Saturday morning saw me back at Quorn Country Crafts to purchase backing fabric and batting. I had it in my head to find a turquoise fabric, but there wasn't anything the right shade. Orange, I felt, would overpower the other colours. I looked at cream, but decided that might show the dirt too much. So I was left with the brown/beige option. I must've looked a bit daft, holding my quilt top up to the shelf to find a match...
Anyway, I found a rather lovely spotted beige which didn't look bad at all, so after a few mathematical equations (who knew it was so hard to work out how much you needed to buy for borders and backing?!) I had a metre and a half of fabric and the same of batting. Batting is the spongy layer that gives your quilt the lovely squishy feel when it's finished.
When I got home, I had a play with my new rotary cutter (SUCH a fab tool!) and discovered it will cut through four layers of fabric at once, though I can't cut in a straight line even using a proper quilting ruler. At least I had my borders; slightly wider for the top and bottom than for the sides.
Once they were sewn on, I could layer the pieces. Backing fabric face down, batting, then quilt top face up. I left quite a bit of backing and batting at the sides because I wasn't sure how much it would bunch once I started the actual quilting bit - as it turns out, I wasn't too far off from where I needed to be, so there wasn't much wastage.
Then I pinned everything together. Now, before I looked into this quilting lark, I hadn't realised the significance of the quilting - that is, the stitching which goes all over your patchwork. It's to keep the batting in place. If you didn't stitch across the patchwork, you'd probably end up with a lumpy quilt! So it's quite important at this stage to hold all the layers in place before you begin to stitch.
Then I stitched a ditch. This is a technical term, which means you stitch within the seams you've already sewn. I figured that, as I'd mastered straight lines on the sewing machine, I'd be better off doing that than trying to do diagonals or free hand curves. Actually, I'm not sure my vintage Singer will do anything free hand...
|My first ditch, stitched!|
I sewed a quarter inch away from the seam on the first few squares - starting in the middle of the patchwork and moving out - and as I got further out, I realised I could use the width of the machine foot to get much closer - about an eighth of an inch. The ditches certainly got neater, I felt, as I made more of them.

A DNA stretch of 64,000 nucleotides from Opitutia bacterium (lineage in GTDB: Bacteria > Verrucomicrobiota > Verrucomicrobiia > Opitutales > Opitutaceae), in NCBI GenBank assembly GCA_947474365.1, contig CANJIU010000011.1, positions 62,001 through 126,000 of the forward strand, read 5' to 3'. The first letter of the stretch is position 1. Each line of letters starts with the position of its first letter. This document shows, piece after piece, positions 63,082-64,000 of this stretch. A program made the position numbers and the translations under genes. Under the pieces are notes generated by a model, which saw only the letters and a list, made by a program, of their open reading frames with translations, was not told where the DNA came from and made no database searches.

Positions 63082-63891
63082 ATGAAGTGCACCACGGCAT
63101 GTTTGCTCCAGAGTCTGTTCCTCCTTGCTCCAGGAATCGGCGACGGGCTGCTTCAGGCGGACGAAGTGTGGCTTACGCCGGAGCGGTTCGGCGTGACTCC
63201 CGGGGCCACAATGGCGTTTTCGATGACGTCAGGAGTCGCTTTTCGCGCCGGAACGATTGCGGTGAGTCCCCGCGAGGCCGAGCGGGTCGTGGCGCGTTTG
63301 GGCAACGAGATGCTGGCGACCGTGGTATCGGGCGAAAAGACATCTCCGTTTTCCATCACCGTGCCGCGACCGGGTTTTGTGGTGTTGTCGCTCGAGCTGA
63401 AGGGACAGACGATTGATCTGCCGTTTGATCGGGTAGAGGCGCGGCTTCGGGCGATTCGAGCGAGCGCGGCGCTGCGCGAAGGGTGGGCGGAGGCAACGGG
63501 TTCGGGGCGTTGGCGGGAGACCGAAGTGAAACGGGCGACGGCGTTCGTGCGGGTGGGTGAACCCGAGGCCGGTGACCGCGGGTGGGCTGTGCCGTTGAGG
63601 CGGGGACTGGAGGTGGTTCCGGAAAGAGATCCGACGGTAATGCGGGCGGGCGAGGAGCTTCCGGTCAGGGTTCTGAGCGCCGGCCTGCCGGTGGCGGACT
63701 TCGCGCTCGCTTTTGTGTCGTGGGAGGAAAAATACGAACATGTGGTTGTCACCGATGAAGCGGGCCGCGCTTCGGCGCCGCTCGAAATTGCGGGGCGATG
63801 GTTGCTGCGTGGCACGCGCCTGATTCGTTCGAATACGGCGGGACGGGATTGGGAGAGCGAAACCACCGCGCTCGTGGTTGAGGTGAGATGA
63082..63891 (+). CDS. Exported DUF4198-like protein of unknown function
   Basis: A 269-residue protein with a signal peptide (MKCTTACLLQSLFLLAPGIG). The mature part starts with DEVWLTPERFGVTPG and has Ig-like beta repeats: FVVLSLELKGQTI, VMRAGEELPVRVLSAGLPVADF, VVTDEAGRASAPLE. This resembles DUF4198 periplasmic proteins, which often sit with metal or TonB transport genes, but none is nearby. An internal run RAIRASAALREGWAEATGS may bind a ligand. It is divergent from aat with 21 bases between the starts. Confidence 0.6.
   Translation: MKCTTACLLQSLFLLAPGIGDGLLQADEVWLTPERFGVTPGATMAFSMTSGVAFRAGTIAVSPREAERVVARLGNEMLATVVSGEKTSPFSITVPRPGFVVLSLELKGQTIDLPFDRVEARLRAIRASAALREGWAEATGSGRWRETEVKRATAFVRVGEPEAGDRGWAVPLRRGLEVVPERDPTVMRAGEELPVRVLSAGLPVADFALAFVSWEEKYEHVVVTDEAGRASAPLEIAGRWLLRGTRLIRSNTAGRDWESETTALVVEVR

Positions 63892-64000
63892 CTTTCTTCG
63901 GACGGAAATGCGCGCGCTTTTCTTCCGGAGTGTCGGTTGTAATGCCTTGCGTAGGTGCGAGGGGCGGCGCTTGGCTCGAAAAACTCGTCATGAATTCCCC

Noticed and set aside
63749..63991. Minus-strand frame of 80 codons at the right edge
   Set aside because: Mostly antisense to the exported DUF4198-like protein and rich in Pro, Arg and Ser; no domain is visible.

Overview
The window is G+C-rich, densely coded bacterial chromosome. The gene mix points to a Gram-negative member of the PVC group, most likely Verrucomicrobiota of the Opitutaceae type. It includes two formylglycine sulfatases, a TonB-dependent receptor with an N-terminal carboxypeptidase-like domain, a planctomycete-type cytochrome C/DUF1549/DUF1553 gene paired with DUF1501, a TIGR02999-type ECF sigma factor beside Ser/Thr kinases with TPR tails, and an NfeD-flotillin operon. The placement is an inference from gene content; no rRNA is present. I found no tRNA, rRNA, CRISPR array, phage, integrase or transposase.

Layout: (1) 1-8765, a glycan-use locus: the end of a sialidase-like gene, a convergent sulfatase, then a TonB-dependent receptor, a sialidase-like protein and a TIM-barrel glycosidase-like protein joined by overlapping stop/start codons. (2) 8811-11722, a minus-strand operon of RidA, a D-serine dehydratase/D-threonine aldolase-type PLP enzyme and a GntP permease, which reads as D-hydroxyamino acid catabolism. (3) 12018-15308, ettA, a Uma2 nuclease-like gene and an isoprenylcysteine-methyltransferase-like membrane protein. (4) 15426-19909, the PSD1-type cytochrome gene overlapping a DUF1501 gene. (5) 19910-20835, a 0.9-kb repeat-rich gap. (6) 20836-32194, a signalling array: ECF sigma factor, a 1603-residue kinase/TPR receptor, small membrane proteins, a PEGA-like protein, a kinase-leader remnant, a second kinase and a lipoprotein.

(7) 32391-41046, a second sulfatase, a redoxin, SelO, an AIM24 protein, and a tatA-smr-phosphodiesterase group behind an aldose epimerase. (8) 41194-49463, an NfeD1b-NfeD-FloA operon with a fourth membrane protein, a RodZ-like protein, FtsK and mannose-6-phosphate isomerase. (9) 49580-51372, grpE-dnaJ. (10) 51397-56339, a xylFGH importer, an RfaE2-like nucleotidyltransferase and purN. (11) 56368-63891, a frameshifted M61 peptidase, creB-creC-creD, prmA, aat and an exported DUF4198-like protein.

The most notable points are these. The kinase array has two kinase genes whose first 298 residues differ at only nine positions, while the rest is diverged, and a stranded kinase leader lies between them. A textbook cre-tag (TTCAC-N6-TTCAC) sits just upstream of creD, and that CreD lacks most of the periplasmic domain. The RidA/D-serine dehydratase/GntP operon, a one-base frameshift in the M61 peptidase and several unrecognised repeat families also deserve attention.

Now, bearing in mind I'm not THAT au fait with the sewing machine or quilting as a technique, I discovered several things at this stage.
1. Remember I mentioned about the bobbin thread jumping out? Well, that was due to me not putting the bobbin in the right way round. It has to sit with the thread wound clockwise, not anticlockwise. Once I swapped the bobbin over, I had no more tension problems.
2. You have to try to start every new square's stitching with sides that are already stitched - and if you can, make sure that if you have to stitch from the outside in, you start on a side that's already got a ditch stitched or the fabric bunches up. (The quilt nearly went out of the window when I had unpicked the same square three times before I realised what might be causing the bunching...)
3. Even this small quilt takes a lot of managing on the machine. Most of my time was taken up by manoeuvring the quilt when I needed to turn the corners...
4. Stitching ditches makes lots of ends to tie off. Lots and lots and lots of ends... I pulled every one through to the back and tied them off in pairs before threading a needle and pulling them through the backing fabric to secure them. It was like being in needlework class, aged 11, all over again...
|Just a few loose ends...|
I got all 42 ditches stitched by the end of Sunday, and today I stitched the outside edge to finish the quilt off. I probably didn't do it right - there are all sorts of ways of using binding to edge the quilt, but I went for simplicity. I wrapped the top layer over the batting, then folded the backing in on itself and sewed all the layers together. It took so long to fold and pin (and trim where necessary) that I forgot to take any photos of this stage. Suffice to say it was fiddly and took twice as long to pin as it did to sew. Some of the edges didn't end up exactly right, because the top layer moved slightly so the bottom layer shows a bit in places, but it's not too bad.
Last few ends to tie in and...voila!
One quilt. Finished size is 39"x 31" (99cm x 79cm) and it will be great I think for a cot or a lap quilt. I am very happy with it.
But now, I have to decide what to do with it.
As I said in my first patchworking post, the colours are lovely, but they don't fit with the decor in my home. And the reason I started this project was really just to learn how to make a quilt - I wasn't too worried about the end result, if that makes sense?
So, I think I shall see whether anyone would like to buy it. Not to make anything for myself - I would ask only for the material costs (£30). If there are no takers, then I shall donate it to a charity. If you're interested, drop me an email...
But now, job done. I really ought to get back to the writing.